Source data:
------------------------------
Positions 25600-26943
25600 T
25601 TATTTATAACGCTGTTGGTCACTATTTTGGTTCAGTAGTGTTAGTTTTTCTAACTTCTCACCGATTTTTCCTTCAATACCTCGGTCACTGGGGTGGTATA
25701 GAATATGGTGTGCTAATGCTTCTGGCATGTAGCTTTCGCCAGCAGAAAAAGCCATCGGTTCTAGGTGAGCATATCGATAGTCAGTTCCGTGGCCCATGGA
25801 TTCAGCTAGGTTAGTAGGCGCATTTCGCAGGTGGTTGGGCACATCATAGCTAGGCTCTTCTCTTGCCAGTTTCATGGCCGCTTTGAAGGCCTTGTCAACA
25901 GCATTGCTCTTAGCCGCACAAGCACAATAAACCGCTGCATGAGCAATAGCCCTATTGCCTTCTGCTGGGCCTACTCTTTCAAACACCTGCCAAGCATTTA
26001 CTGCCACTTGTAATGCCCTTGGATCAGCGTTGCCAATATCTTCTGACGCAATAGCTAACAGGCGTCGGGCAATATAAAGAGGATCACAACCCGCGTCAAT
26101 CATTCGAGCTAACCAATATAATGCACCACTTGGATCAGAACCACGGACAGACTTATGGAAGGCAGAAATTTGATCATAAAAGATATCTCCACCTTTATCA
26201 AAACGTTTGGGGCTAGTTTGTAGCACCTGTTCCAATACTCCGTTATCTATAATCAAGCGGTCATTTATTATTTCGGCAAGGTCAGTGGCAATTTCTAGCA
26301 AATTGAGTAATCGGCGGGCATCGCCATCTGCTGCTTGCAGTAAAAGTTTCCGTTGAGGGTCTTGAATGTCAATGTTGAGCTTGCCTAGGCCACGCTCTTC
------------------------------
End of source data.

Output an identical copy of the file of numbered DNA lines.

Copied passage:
Positions 25600-26943
25600 T
25601 TATTTATAACGCTGTTGGTCACTATTTTGGTTCAGTAGTGTTAGTTTTTCTAACTTCTCACCGATTTTTCCTTCAATACCTCGGTCACTGGGGTGGTATA
25701 GAATATGGTGTGCTAATGCTTCTGGCATGTAGCTTTCGCCAGCAGAAAAAGCCATCGGTTCTAGGTGAGCATATCGATAGTCAGTTCCGTGGCCCATGGA
25801 TTCAGCTAGGTTAGTAGGCGCATTTCGCAGGTGGTTGGGCACATCATAGCTAGGCTCTTCTCTTGCCAGTTTCATGGCCGCTTTGAAGGCCTTGTCAACA
25901 GCATTGCTCTTAGCCGCACAAGCACAATAAACCGCTGCATGAGCAATAGCCCTATTGCCTTCTGCTGGGCCTACTCTTTCAAACACCTGCCAAGCATTTA
26001 CTGCCACTTGTAATGCCCTTGGATCAGCGTTGCCAATATCTTCTGACGCAATAGCTAACAGGCGTCGGGCAATATAAAGAGGATCACAACCCGCGTCAAT
26101 CATTCGAGCTAACCAATATAATGCACCACTTGGATCAGAACCACGGACAGACTTATGGAAGGCAGAAATTTGATCATAAAAGATATCTCCACCTTTATCA
26201 AAACGTTTGGGGCTAGTTTGTAGCACCTGTTCCAATACTCCGTTATCTATAATCAAGCGGTCATTTATTATTTCGGCAAGGTCAGTGGCAATTTCTAGCA
26301 AATTGAGTAATCGGCGGGCATCGCCATCTGCTGCTTGCAGTAAAAGTTTCCGTTGAGGGTCTTGAATGTCAATGTTGAGCTTGCCTAGGCCACGCTCTTC